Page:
Magazine article New Zealand Management

Economics : Blaming the Tools

Magazine article New Zealand Management

Economics : Blaming the Tools

Article excerpt

Byline: Bob Edlin

James Galbraith, son of the late American economist John K Galbraith and a noted economist in his own right, was asked by a New York Times reporter in October if he found it odd that so few economists foresaw the credit disaster. Some did, Galbraith replied -- he credited a Washington economist, Dean Baker, with having the most serious claim for seeing it coming. He himself saw it coming "in general terms".

Skip to next paragraph. But the US had at least 15,000 professional economists, the interviewer pointed out, "and you're saying only two or three of them foresaw the mortgage crisis?" Ten or 12 would be closer than two or three, Galbraith rejoined. But even that was a small minority, so what did it say about the field of economics, which claims to be a science? "It's an enormous blot on the reputation of the profession," Galbraith acknowledged. "There are thousands of economists. Most of them teach. And most of them teach a theoretical framework that has been shown to be fundamentally useless."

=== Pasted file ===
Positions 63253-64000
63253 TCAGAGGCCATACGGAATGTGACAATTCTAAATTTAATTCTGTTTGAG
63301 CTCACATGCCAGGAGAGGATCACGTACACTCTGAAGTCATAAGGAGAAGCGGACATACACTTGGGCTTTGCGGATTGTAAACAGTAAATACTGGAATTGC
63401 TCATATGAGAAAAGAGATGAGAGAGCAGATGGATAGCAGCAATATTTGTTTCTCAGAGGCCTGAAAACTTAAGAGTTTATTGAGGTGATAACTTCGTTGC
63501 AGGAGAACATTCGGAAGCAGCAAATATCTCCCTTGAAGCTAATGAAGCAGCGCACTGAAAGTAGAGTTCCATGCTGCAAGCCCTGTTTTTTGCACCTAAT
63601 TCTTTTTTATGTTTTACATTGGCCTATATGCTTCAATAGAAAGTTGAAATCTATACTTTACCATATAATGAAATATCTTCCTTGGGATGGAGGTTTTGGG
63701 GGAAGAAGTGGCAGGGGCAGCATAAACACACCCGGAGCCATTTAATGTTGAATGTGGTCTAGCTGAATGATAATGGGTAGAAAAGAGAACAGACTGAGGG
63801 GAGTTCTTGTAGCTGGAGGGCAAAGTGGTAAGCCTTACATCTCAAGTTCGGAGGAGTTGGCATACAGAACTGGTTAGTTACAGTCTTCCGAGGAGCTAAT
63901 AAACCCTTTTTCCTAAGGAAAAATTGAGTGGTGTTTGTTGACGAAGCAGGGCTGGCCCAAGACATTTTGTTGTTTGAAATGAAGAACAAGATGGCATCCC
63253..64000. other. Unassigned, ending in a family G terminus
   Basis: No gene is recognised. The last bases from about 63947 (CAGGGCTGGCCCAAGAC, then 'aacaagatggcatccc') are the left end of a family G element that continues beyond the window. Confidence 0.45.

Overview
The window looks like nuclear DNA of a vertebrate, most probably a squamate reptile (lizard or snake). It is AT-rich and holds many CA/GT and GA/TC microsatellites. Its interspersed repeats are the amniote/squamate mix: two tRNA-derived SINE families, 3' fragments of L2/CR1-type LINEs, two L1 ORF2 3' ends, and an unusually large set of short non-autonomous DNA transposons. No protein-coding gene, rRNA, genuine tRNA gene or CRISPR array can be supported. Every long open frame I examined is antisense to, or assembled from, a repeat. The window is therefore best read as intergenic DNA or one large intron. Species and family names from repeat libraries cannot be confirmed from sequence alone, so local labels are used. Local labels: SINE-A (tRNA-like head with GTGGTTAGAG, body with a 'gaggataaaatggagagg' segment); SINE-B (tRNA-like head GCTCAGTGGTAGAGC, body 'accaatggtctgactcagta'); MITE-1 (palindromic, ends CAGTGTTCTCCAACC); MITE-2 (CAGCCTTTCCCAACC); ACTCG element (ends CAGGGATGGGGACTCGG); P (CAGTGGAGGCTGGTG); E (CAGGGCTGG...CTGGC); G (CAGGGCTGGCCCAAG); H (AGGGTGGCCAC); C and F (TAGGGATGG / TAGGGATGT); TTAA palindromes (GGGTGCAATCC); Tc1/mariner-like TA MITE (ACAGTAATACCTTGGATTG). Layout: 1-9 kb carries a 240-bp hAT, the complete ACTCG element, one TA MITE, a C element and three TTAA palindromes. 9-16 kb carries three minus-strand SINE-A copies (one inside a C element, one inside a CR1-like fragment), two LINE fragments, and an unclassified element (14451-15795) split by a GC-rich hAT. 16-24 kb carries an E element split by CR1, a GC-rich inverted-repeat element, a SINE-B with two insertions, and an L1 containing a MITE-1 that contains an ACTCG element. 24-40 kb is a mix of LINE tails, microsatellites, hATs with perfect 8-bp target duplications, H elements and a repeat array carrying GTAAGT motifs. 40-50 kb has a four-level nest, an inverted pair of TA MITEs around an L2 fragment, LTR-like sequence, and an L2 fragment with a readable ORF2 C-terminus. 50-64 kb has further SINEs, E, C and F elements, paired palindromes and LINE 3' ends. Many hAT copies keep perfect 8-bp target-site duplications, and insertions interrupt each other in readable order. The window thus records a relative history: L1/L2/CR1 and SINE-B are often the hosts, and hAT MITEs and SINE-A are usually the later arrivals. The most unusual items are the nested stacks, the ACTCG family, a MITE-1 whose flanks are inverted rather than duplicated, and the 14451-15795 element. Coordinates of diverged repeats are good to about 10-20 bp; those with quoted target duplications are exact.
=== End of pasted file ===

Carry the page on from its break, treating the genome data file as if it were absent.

While President Reagan's economists had worshipped "the market", he went on, George W Bush's didn't. He simply turned over regulatory authority to his friends. "It enabled all the shady operators and card sharks in the system to come to dominate how we finance."

Then there was the role of Alan Greenspan, long-serving chairman of the Federal Reserve (the American central bank). Galbraith added his voice to the many economists who were blaming him for the financial crisis that was nudging the world's biggest economy towards recession. The critics accuse Greenspan of encouraging the bubble in housing prices by keeping interest rates too low for too long and for failing to rein in a burgeoning of risky mortgage lending.

His belief was you can't really regulate and discipline the market and you shouldn't try," Galbraith complained. "I think Greenspan bears a high, high degree of responsibility for what has happened."

It's a fair cop, at least partially, a chastened Greenspan remarkably conceded. Almost three years after stepping down from his powerful post at The Fed, he admitted putting too much faith in the self-correcting power of free markets and failing to anticipate the self-destructive power of wanton mortgage lending. "Those of us who have looked to the self-interest of lending institutions to protect shareholders' equity, myself included, are in a state of shocked disbelief," he told the House Committee on Oversight and Government Reform in Washington. …

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